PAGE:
The numbers are in from Mexico, and they ain’t pretty. Every fall, monarch butterflies fly thousands of miles from the Great Plains to their winter grounds in central Mexico, where they're scrupulously counted by the World Wildlife Fund. In 1996, the overwintering monarchs blanketed 45 acres of forest. This year, they cover only about 1.6 acres, and the population – already at its lowest ever recorded – has dropped by half again since just last year. Scientists fear that one of North America’s greatest migrations is in its death throes.
The stats were announced Jan. 29 by the Mexican government and the World Wildlife Fund. Blame has been sure and swift. It’s Monsanto’s fault, it’s climate change, it’s shrinking winter habitat. Yet while those are indeed factors, the biggest – and perhaps the easiest to change, relatively speaking – are U.S. government policies like the farm bill signed into law by President Obama last Friday.
Not that you can call anything about the farm bill “easy.” The $956 billion, 949-page behemoth took three years to craft and covers a veritable Swiss army knife of programs, including agriculture, conservation, rural development, energy, forestry and food stamps. That it passed Congress at all is impressive; that it did so with the support of conservation groups like the World Wildlife Fund and Ducks Unlimited is even more so. Julie Sibbing, senior director of agriculture and forestry programs for the National Wildlife Federation, called the bill “worth the wait.” One provision in particular discourages farmers from plowing up virgin grasslands in Montana, the Dakotas and three other states, with the hope that limiting crop insurance on such fields will discourage sodbusting, thereby preserving native prairie and improving the chances of monarchs. Monarchs only lay their eggs on milkweed plants, which are rapidly disappearing under heavy machinery and herbicides.
Yet though the farm bill offers some protection for grasslands, it also maintains incentives for farmers to plant ever more corn and soybeans – a policy that’s led to a rate of grassland destruction on the northern plains greater than that of Amazonian deforestation. The new bill cuts back on the direct subsidies of the past and replaces them with crop insurance and price guarantees, but critics counter that the end result is essentially the same.
Plus, the bill cuts $6 billion in conservation programs, and the maximum number of acres enrolled in the Conservation Reserve Program (CRP) will be reduced by 8 million. The CRP allows farmers to take environmentally sensitive fields out of production for 10 or 15 years in exchange for payment, but participation is voluntary, and with continued incentives to plant more crops, hundreds of thousands of acres of milkweed-rich CRP land have been plowed into production in recent years.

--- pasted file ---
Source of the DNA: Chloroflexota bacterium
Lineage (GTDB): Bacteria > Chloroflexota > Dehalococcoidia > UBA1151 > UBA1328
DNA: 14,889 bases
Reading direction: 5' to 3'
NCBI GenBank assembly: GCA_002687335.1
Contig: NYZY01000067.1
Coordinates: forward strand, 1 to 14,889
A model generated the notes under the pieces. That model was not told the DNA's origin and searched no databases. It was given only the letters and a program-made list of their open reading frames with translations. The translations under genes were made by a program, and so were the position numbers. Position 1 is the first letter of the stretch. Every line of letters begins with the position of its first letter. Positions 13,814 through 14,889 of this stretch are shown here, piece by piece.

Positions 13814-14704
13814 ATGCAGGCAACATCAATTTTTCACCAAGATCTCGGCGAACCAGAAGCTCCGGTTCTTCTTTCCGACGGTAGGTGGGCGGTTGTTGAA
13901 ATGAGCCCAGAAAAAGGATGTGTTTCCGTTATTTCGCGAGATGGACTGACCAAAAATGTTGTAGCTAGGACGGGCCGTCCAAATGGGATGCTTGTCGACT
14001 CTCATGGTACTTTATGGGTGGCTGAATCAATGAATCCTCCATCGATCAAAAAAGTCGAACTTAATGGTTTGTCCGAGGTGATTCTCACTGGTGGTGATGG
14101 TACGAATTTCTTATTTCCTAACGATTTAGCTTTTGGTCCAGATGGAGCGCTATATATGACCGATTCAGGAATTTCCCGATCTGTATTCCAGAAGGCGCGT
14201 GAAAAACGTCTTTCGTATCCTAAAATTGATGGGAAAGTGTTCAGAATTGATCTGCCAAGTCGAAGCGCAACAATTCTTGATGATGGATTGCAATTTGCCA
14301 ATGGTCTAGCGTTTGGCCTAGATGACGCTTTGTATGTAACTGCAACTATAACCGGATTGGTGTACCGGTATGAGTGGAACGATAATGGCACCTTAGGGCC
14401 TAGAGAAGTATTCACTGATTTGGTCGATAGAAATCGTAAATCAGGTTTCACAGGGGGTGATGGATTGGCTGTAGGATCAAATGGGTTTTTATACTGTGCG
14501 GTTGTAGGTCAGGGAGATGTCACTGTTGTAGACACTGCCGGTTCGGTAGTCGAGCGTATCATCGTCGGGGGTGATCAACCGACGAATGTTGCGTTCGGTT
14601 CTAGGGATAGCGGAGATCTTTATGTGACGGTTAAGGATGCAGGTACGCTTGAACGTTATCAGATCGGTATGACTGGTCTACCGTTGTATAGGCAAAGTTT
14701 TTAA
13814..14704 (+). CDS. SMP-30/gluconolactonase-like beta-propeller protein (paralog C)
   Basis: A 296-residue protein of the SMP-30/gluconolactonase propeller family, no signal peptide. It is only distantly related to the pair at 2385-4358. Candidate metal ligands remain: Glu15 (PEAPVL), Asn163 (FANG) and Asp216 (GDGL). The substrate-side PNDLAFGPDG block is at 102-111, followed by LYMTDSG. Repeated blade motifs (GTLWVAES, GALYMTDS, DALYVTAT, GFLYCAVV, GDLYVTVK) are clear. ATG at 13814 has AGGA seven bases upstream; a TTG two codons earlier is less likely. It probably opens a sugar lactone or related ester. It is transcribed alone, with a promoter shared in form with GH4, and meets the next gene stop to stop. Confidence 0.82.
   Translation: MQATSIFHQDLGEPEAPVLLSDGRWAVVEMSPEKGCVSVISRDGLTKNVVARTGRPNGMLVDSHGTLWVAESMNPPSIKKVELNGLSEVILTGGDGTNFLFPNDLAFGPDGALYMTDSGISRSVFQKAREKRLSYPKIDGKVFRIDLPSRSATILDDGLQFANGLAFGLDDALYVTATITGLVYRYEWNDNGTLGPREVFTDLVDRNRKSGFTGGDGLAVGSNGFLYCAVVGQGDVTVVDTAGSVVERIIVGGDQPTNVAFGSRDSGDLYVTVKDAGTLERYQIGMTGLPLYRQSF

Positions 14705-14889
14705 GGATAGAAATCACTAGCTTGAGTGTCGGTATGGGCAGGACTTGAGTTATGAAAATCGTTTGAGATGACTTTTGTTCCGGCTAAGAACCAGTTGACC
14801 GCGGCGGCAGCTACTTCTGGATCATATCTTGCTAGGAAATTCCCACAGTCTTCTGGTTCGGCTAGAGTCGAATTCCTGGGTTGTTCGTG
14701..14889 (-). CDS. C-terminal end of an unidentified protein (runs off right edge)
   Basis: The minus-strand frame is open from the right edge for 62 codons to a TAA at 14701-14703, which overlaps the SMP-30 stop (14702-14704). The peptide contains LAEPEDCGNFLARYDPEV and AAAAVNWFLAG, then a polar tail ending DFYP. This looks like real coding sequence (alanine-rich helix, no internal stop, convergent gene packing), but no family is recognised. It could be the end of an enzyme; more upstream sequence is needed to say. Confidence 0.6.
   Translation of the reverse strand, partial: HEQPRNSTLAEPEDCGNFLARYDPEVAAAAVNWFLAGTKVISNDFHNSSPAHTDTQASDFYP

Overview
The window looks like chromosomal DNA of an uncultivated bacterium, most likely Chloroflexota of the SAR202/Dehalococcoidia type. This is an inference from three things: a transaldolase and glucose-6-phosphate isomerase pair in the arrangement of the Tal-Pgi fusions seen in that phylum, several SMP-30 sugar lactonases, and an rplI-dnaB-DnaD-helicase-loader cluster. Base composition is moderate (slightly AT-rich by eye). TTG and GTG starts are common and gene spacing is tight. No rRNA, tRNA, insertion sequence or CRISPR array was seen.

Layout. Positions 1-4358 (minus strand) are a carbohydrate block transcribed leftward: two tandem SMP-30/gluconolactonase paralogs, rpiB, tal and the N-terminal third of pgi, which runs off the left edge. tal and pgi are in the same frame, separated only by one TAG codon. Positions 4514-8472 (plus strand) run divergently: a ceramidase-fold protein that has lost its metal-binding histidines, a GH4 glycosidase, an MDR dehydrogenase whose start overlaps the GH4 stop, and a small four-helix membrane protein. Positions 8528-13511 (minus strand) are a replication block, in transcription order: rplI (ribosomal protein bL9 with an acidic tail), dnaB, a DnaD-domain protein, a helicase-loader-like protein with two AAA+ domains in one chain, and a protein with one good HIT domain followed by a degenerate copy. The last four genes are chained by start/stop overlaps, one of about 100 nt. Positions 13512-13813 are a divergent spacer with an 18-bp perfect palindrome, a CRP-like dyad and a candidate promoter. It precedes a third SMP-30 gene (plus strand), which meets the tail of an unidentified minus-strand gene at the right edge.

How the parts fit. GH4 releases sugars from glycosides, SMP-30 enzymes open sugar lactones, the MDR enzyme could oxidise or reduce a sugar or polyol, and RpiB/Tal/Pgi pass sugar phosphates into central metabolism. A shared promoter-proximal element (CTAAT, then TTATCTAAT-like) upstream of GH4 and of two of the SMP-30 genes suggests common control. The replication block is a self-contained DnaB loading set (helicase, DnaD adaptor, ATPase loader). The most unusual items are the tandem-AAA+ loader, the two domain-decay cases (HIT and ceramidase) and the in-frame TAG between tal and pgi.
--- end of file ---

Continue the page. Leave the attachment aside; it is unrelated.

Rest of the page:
Another reason pollinators like the monarch are losing habitat is the 2007 Renewable Fuel Standard, which mandates that a rising percentage of domestic gasoline be made from biofuels such as corn-based ethanol. Chip Taylor, a University of Kansas insect ecologist who founded an outreach program called MonarchWatch, points out that “while the acreage (of corn and soy production) increased by 9.5 million acres from 1996 to 2006, the acreage increased by 20 million over the last 7 years. This increase is largely due to the ethanol mandate.”
Corn growers say the ethanol subsidies help keep crop prices steady and farms in business, but senators like Dianne Feinstein, D-Calif., and Tom Coburn, R-Okla., argue that they raise food costs and encourage sodbusting. Feinstein and Coburn co-authored a bill in December to eliminate the mandate, and the U.S. Environmental Protection Agency has separately proposed to cut ethanol requirements by 16 percent. So far, however, both efforts have stalled, and ethanol and biofuel subsidies remain strong in the 2014 farm bill.
Still, plowing up prairie doesn't necessarily condemn monarchs to death. Corn and other crops can be grown alongside milkweed, and were for many years before herbicide-resistant GMO strains like Monsanto's Roundup Ready were introduced. Again, federal policies come into play: the European Union regulates GMO crops much more strictly than the U.S. government, and the U.S. could easily keep tapping the brakes on the spread of GMOs, as it did last year, when it delayed the release of two engineered crops meant to withstand chemicals even more toxic than Roundup.
While federal policies have had – and continue to have – an enormous impact on butterflies, the grueling passage of the Farm Bill and the swiftly dropping monarch numbers leave little hope that the feds can move quickly enough to enact change. With most monarch habitat privately owned and spread across vast areas, the impetus may end up falling to landowners, or even states, which can make a difference simply by not mowing roadsides, says Laurie Davies Adams, executive director of the Pollinator Partnership advocacy group.
Davies Adams isn’t giving up. One provision dropped from the farm bill in the 11th hour would have mandated yearly pollinator counts and forced federal agencies to cooperate in addressing their decline. Davies Adams is traveling to Washington, D.C. next week to shop around for a new home for the policies.
“We’re going to work really hard to make them happen,” she says. “It doesn’t have to happen in the farm bill. The farm bill is one vehicle. If you don’t get ‘em in (there), you simply find another way.”
Krista Langlois is an editorial fellow at High Country News. She tweets @KristaLanglois2.